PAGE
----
“It has surprised me how natural it was to become a volunteer,” shares Jing Cao, volunteer instructor for Gilda’s Club’s Tai Chi classes.
Jing initially became involved with Gilda’s Club in a different volunteer capacity, as an intern. She interned while a second year PhD student in the UW Madison Rehabilitation Counselor Education Program.
Her journey with Gilda’s began during the pandemic, which led to its own challenges, but also an opportunity. “At the time, virtual programs had just started, so I had the flexibility to create something,” she remembers. Members has requested Tai Chi classes, and the classes aligned with her own skills and interests.
“A group of very genuine people”
When her internship ended, she decided to continue leading the classes. “During the pandemic, it’s precious to have human connection,” she explains. She grins as she talks about the class attendees. “They’re a group of very genuine people. It’s an opportunity for me to feel connected.”
Although Jing became connected to Gilda’s Club due to her field of study, her skills in Tai Chi predate her formal education. Her mom was an avid practitioner of Baduanjin, a classic version of Tai Chi. Her mom shared with her that this version of Tai Chi was specifically for health promotion, unlike other branches of Tai Chi which are rooted in martial arts. In addition, it’s great for beginners and has a rehabilitative purpose. Multiple studies have shown its health benefits, from depression and anxiety management to knee osteoarthritis rehabilitation. Jing thought that this would be the ideal form to practice with Gilda’s Club members.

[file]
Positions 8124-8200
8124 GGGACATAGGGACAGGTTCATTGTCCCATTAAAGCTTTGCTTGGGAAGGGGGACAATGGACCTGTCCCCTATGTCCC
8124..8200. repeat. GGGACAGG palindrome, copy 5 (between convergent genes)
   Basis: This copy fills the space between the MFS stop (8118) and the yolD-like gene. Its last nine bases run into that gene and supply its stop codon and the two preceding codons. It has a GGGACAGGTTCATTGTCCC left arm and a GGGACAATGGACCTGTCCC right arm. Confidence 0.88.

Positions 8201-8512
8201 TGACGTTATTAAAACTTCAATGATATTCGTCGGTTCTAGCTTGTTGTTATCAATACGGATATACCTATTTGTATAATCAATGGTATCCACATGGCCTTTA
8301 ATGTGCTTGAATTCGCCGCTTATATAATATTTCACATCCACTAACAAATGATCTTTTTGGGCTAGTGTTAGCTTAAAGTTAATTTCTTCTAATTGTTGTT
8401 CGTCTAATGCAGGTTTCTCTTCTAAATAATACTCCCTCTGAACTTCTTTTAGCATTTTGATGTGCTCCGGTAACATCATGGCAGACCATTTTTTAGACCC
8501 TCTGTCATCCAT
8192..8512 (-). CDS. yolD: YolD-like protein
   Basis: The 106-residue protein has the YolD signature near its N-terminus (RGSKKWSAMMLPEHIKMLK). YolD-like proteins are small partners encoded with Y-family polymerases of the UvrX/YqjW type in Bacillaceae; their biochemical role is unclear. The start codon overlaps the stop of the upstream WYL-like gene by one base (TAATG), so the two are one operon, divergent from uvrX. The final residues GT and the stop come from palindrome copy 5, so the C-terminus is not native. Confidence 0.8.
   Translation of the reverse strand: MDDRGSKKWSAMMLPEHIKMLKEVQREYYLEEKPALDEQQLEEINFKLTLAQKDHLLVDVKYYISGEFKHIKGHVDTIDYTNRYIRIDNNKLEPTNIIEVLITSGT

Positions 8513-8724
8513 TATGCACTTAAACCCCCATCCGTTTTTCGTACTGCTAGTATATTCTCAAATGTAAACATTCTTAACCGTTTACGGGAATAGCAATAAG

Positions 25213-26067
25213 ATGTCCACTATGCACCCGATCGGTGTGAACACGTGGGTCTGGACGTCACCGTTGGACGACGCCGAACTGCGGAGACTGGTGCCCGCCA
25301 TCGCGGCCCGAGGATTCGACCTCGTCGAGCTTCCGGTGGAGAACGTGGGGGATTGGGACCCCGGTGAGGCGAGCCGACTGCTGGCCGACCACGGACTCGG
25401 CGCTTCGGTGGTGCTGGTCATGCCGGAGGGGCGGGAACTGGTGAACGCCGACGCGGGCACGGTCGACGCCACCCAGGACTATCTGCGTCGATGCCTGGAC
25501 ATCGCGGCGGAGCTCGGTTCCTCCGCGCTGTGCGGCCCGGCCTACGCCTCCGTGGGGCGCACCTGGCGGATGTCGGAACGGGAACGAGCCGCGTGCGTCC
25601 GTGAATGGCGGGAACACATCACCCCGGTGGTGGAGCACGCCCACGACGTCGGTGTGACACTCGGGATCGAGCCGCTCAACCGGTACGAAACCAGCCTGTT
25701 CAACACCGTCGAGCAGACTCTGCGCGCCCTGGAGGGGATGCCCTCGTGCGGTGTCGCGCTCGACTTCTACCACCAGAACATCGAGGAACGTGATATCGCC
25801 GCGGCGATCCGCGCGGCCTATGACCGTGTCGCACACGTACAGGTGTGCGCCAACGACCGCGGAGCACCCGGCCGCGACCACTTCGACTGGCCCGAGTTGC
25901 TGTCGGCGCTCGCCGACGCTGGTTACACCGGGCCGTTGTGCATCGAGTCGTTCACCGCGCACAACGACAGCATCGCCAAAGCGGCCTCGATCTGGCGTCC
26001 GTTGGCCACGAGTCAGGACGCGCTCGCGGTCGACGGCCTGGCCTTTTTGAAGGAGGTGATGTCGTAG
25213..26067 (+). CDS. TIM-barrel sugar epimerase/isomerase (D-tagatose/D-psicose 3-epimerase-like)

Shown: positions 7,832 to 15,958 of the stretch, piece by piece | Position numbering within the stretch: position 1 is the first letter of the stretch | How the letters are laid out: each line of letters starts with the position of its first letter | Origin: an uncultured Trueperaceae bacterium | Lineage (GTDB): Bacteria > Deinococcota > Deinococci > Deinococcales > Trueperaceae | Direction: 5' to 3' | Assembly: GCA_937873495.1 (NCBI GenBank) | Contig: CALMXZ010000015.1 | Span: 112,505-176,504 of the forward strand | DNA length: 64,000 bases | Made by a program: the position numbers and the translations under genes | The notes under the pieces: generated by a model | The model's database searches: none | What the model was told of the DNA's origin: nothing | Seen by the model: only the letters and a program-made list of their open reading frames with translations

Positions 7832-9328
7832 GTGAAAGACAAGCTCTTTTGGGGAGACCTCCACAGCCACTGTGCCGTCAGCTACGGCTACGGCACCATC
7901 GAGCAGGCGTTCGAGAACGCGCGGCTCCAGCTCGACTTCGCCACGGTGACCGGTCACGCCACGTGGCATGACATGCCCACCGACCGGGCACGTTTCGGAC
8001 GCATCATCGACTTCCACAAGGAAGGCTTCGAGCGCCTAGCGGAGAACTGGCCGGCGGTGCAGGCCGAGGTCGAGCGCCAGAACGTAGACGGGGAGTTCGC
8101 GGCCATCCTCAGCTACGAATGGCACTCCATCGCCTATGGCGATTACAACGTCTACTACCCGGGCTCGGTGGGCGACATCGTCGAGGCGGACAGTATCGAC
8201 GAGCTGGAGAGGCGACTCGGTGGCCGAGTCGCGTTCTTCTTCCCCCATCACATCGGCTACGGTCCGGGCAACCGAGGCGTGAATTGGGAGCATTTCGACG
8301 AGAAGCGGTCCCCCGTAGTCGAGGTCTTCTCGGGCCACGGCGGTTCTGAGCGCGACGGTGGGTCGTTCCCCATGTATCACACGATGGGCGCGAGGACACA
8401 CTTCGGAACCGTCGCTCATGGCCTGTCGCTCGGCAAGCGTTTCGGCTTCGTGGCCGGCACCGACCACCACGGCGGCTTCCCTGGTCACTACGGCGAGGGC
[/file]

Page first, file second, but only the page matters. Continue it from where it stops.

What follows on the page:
Since starting the class, Jing has heard several members share the positive effects they’ve noticed since starting the practice. “For example, one member once talked about reduced back pain after she joined the group. Another member spoke about the feeling of more strength in the legs and feet. Most members agree that TaiChi helps them start the day with more energy,” Jing shares.
Finding appreciation in life
Her class attendees became tightknit and have greatly valued their weekly sessions. Jing recalls one woman who attended classes every week for several months. One week, when she appeared on the Zoom screen, it was from her hospital bed. Jing shared that she even though she couldn’t perform the movements, she still wanted to be present with the group.
It was in that moment that it clicked for Jing, “We are not just a group, we are a bunch of people looking for connection.”
When that member sadly passed away shortly thereafter, it led to another realization for Jing. “I think about a lot of the valuable things in life. That moment makes me appreciate what I have in life, and it makes me appreciate the group.”
Tai Chi currently meets at Gilda’s Club three times per week – visit our program calendar to find the latest offerings. We are so thankful for Jing’s volunteerism in leading these classes throughout the pandemic.